The bovine pericardial tissues were divided into six groups according to the treatment method. (1) Group 1: fresh pericardial tissue (control group). (2) Group 2: the pericardial tissue was treated with recombinant B. thetaiotaomicron α-galactosidase in 50 mM tris buffer for 24 hours (pH 7.2, 4℃). (3) Group 3: the pericardial tissue was decellularized with 0.25% sodium dodecyl sulfate (SDS) and 0.5% Tritonx-100 solution. (4) Group 4: the pericardial tissue was fixed with a 0.5% glutaraldehyde (GA) solution for 3 days, and then fixed with a 0.25% GA solution for 7 days (pH 7.4, at room temperature). (5) Group 5: the pericardial tissue was treated with recombinant B. thetaiotaomicron α-galactosidase in 50 mM tris buffer for 24 hours (pH 7.2, 4℃) and fixed with a 0.5% GA solution for 3 days, and then it was fixed with a 0.25% GA solution for 7 days (pH 7.4, at room temperature). (6) Group 6: the pericardial tissue was decellularized with 0.25% SDS and a 0.5% Tritonx-100 solution, fixed with a 0.5% GA solution for 3 days, and then fixed with a 0.25% GA solution for 7 days (pH 7.4, at room temperature). The bovine pericardial tissues for each analysis were obtained from the same animal (there were no differences between the experimental groups) to avoid a clustering effect.

2) Construction and preparation of recombinant α-galactosidase

(1) Human α-galactosidase A

The full-length cDNA of human α-galactosidase A (gene ID 2717) was cloned from the human fibroblast cDNA library using polymerase chain reaction (PCR). The insert was then ligated into the pMSG vector (Amersham, Uppsala, Sweden). Standard methods were used for subcloning and PCR to produce mammalian expression vectors encoding α-galactosidase A (Isu abxis, Seoul, Korea).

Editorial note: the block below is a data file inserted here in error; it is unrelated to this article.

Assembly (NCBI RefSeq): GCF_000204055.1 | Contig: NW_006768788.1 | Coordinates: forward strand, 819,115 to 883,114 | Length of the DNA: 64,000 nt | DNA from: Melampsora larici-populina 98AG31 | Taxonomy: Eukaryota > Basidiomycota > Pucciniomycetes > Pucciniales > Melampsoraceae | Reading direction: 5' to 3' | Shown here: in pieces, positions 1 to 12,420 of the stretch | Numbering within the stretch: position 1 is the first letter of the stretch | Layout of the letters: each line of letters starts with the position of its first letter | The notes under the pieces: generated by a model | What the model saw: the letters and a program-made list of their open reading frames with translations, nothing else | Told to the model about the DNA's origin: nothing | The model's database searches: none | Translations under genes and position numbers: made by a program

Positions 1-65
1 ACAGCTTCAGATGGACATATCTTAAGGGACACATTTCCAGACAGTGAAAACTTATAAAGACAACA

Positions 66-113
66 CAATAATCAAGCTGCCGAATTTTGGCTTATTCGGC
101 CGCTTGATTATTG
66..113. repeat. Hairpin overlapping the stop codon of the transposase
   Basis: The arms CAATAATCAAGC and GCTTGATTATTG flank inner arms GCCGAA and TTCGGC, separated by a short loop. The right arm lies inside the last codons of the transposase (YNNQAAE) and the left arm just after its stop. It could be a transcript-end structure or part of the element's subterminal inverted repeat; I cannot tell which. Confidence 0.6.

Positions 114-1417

(2) Bacteroides thetaiotaomicron 1,3 galactosidase

The gene for the α-galactosidase from B. thetaiotaomicron (designated BtGal110B) was amplified from the corresponding genomic DNA by PCR and was introduced into the pET28a vector to express His6-tagged proteins using appropriate restriction sites for protein expression in Escherichia coli (E. coli) Rosetta2 (DE3) (Novagen, Madison, WI, USA). E. coli was grown in a Luria-Bertani medium supplemented with 34 µg/mL chloramphenicol and 30 µg/mL kanamycin, and then induced at an A600 nm of ca. 0.6 with 1 mm of isopropyl-1-thio-β-d-galactopyranoside. The harvested cell pellet was lysed in lysis buffer (50 mM NaH2PO4, 300 mM NaCl, and 10 mM imidazole) using an ultrasonicator (Misonix Inc., Farmingdale, NY, USA). The crude lysates were centrifuged for 20 minutes at 13,000 rpm at 4℃, and the expressed proteins were purified using nickel-NTA agarose column (Qiagen, Valencia, CA, USA) according to the manufacturer's instruction.